Jonathan Derbyshire: President Donald Trump’s determination to abandon the tenets of 70-odd years of US foreign policy has caused foreboding in capitals around the world. Nowhere more so, perhaps, than in Beijing. Only this week we learned that Mr Trump is proposing to double tariffs on more than $200bn of Chinese imports to the US.
As Philip Stephens points out in his column, Xi Jinping’s China is unaccustomed to such pressure. For a decade or so, it has largely been left alone, so keen were western governments to have a slice of the Chinese market. But, Philip argues, the short-term pain Mr Trump is inflicting disguises the likely long-term strategic gains for Beijing.
Chinese policymakers have long had a grand design for global primacy. In launching his all-out assault on the postwar multilateral order, Mr Trump is inadvertently lending them a helping hand.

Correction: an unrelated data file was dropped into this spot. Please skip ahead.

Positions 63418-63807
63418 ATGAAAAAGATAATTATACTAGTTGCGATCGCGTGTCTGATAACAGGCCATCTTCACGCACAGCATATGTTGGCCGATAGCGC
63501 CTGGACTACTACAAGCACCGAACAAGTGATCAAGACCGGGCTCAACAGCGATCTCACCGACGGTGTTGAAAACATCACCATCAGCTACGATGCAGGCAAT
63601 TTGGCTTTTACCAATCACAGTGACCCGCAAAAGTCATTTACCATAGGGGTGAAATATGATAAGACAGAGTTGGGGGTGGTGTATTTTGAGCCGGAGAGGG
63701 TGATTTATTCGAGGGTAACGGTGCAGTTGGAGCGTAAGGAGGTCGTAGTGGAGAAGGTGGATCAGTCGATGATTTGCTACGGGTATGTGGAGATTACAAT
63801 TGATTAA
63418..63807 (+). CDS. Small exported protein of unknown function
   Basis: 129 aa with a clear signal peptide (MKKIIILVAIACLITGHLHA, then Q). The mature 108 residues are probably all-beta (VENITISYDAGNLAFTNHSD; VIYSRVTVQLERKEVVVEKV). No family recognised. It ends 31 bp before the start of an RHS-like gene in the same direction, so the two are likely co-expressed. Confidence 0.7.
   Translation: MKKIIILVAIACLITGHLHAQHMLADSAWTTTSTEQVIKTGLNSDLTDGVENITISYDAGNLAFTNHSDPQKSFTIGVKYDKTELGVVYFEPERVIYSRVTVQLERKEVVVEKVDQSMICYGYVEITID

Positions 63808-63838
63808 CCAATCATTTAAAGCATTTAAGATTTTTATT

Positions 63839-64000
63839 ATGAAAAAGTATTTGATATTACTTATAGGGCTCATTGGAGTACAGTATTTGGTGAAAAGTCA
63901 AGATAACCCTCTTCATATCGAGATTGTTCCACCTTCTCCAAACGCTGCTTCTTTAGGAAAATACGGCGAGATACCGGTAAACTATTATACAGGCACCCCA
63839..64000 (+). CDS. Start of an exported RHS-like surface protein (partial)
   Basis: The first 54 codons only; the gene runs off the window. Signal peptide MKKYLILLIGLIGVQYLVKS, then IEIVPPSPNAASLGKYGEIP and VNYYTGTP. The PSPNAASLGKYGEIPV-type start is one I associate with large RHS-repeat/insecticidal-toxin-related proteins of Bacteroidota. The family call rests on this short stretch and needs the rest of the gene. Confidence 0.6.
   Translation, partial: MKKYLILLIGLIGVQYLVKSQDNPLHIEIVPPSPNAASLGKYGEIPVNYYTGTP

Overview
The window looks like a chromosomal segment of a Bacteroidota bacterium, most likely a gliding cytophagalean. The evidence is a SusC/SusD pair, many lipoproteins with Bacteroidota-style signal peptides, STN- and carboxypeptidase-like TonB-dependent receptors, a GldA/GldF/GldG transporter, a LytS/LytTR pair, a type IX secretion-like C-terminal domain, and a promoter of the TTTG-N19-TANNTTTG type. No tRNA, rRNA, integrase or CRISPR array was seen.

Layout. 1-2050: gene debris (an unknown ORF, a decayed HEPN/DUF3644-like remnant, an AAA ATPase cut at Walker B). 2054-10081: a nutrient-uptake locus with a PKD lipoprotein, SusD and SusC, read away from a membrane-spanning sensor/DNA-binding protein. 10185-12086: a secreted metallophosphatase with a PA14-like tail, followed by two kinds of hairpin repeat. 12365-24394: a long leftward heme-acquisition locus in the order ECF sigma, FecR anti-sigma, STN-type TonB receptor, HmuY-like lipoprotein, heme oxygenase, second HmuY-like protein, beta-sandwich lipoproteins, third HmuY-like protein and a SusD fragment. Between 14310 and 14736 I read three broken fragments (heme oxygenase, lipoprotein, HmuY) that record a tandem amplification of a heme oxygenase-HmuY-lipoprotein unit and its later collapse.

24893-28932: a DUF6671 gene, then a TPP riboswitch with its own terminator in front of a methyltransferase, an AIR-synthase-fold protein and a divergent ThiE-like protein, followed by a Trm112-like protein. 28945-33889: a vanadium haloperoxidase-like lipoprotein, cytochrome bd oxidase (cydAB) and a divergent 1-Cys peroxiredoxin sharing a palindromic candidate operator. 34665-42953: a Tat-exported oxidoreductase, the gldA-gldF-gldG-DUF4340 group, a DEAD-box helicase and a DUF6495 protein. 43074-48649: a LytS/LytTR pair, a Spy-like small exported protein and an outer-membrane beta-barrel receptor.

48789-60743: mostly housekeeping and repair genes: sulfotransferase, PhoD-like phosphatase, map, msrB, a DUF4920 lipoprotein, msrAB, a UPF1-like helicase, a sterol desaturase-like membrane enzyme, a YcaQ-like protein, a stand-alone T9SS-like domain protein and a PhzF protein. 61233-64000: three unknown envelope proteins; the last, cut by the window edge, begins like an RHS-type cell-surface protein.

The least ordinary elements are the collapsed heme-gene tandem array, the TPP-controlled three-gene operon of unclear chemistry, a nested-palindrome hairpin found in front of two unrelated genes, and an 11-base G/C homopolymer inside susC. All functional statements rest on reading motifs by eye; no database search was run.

Megan Greene, argues that profound structural changes in financial markets over the past decade, particularly the growth of passive investing, are storing up trouble.
Chris Giles gets into the summer spirit by drawing our attention to the “graph of doom”, which pinpoints the moment when UK public spending on essential services will make other expenditure impossible.
Elizabeth Pollitzer notes that the vast bulk of medical research is done on men and argues that this is a problem, given what we now know about the role of sex difference in the aetiology of various diseases. – Financial Times